Meta-Analysis of Trials for Stable Angina
Source: Heidenreich PA, et al. JAMA 1999;281:1927-1936.
Despite many years of use of the three traditional classes of anti-anginal medications, none has emerged as distinctly superior. Because of demonstrated reductions in post-MI mortality with beta-blockers, consensus has generally suggested them as first-line therapy. Since some patients, especially those with bronchospastic lung disease, tolerate calcium channel blockade better than beta blockade, this class of agents also sometimes holds first-choice status. This study analyzed by meta-analysis all randomized trials (1966-1997) of at least one week duration, which compared at least two of the three different drug classes.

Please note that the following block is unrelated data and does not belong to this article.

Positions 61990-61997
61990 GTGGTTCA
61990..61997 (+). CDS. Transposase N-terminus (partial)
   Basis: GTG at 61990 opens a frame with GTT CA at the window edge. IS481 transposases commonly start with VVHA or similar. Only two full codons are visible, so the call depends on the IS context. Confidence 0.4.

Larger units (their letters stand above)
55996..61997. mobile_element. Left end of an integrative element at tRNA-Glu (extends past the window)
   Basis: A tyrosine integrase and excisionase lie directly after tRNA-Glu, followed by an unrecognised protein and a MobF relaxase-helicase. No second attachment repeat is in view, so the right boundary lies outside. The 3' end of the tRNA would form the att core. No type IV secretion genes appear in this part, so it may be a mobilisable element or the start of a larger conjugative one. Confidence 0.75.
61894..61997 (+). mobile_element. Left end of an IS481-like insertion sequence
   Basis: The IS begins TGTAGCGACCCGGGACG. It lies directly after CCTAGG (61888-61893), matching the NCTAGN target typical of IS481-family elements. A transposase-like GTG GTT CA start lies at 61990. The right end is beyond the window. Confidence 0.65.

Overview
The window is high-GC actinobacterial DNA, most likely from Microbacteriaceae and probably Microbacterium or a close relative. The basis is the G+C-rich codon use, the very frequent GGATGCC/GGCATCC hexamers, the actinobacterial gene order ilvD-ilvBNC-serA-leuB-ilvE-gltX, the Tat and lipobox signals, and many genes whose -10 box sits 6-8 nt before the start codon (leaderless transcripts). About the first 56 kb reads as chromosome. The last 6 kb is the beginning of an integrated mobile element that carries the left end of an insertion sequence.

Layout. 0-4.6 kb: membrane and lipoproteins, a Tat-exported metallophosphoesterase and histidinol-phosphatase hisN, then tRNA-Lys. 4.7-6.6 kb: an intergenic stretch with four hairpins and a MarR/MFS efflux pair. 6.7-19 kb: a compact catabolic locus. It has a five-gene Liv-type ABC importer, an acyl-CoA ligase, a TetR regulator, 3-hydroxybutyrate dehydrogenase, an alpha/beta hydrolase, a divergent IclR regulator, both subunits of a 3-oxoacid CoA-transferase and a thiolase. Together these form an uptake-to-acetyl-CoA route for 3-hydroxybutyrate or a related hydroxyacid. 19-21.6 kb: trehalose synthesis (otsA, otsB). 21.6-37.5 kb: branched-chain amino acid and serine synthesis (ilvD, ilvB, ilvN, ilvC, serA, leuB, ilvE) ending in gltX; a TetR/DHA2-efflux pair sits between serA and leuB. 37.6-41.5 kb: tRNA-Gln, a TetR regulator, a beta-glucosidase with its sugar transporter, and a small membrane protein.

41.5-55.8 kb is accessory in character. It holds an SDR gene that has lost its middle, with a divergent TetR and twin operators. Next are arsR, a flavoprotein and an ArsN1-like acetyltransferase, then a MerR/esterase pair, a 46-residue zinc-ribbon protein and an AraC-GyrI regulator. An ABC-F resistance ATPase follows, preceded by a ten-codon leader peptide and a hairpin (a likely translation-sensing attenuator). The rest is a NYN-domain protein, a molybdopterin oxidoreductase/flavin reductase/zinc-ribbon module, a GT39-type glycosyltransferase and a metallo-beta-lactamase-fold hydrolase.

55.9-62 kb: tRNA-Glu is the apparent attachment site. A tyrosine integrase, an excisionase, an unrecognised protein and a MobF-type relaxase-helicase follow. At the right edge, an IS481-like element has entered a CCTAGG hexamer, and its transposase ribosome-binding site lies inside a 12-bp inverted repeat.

Most of the analyzed studies were beta blocker vs. calcium antagonists. Comparing outcomes of cardiac death, MI, angina episodes, use of nitroglycerin, and exercise time, neither class of drug emerged significantly superior. The only statistically significant difference between the classes was in respect to withdrawal for adverse events, for which beta blockers fared more favorably than calcium antagonists.
Studies comparing nitrates with calcium antagonists did not show any significant between-class differences; similarly, although comparisons between beta-blockers and nitrates were the least frequent, no clear advantage of either class emerged.
Comment by Louis Kuritzky, MD
Since all three classes are equally efficacious, the fact that beta-blockers enjoyed more favorable withdrawal rates suggests that they remain first-choice therapy.